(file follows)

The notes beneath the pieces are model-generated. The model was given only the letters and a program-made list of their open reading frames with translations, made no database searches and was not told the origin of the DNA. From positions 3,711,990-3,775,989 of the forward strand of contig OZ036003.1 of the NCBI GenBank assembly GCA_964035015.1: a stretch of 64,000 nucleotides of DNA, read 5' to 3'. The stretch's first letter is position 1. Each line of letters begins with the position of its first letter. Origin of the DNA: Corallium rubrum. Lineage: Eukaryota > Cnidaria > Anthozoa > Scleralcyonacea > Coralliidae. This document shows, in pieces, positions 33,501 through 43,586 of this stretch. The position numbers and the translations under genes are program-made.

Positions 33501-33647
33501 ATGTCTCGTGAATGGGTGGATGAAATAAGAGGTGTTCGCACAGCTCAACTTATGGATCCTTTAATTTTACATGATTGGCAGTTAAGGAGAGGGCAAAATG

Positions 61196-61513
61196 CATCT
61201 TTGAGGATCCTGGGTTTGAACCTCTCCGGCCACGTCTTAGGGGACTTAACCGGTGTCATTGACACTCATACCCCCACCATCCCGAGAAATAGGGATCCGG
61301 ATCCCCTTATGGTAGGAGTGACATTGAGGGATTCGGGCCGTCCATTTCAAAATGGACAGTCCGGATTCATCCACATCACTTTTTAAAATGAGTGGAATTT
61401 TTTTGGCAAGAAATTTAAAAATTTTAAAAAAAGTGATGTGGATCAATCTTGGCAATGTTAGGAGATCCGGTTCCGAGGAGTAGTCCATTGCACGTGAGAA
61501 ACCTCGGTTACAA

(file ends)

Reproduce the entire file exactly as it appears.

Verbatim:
The notes beneath the pieces are model-generated. The model was given only the letters and a program-made list of their open reading frames with translations, made no database searches and was not told the origin of the DNA. From positions 3,711,990-3,775,989 of the forward strand of contig OZ036003.1 of the NCBI GenBank assembly GCA_964035015.1: a stretch of 64,000 nucleotides of DNA, read 5' to 3'. The stretch's first letter is position 1. Each line of letters begins with the position of its first letter. Origin of the DNA: Corallium rubrum. Lineage: Eukaryota > Cnidaria > Anthozoa > Scleralcyonacea > Coralliidae. This document shows, in pieces, positions 33,501 through 43,586 of this stretch. The position numbers and the translations under genes are program-made.

Positions 33501-33647
33501 ATGTCTCGTGAATGGGTGGATGAAATAAGAGGTGTTCGCACAGCTCAACTTATGGATCCTTTAATTTTACATGATTGGCAGTTAAGGAGAGGGCAAAATG

Positions 61196-61513
61196 CATCT
61201 TTGAGGATCCTGGGTTTGAACCTCTCCGGCCACGTCTTAGGGGACTTAACCGGTGTCATTGACACTCATACCCCCACCATCCCGAGAAATAGGGATCCGG
61301 ATCCCCTTATGGTAGGAGTGACATTGAGGGATTCGGGCCGTCCATTTCAAAATGGACAGTCCGGATTCATCCACATCACTTTTTAAAATGAGTGGAATTT
61401 TTTTGGCAAGAAATTTAAAAATTTTAAAAAAAGTGATGTGGATCAATCTTGGCAATGTTAGGAGATCCGGTTCCGAGGAGTAGTCCATTGCACGTGAGAA
61501 ACCTCGGTTACAA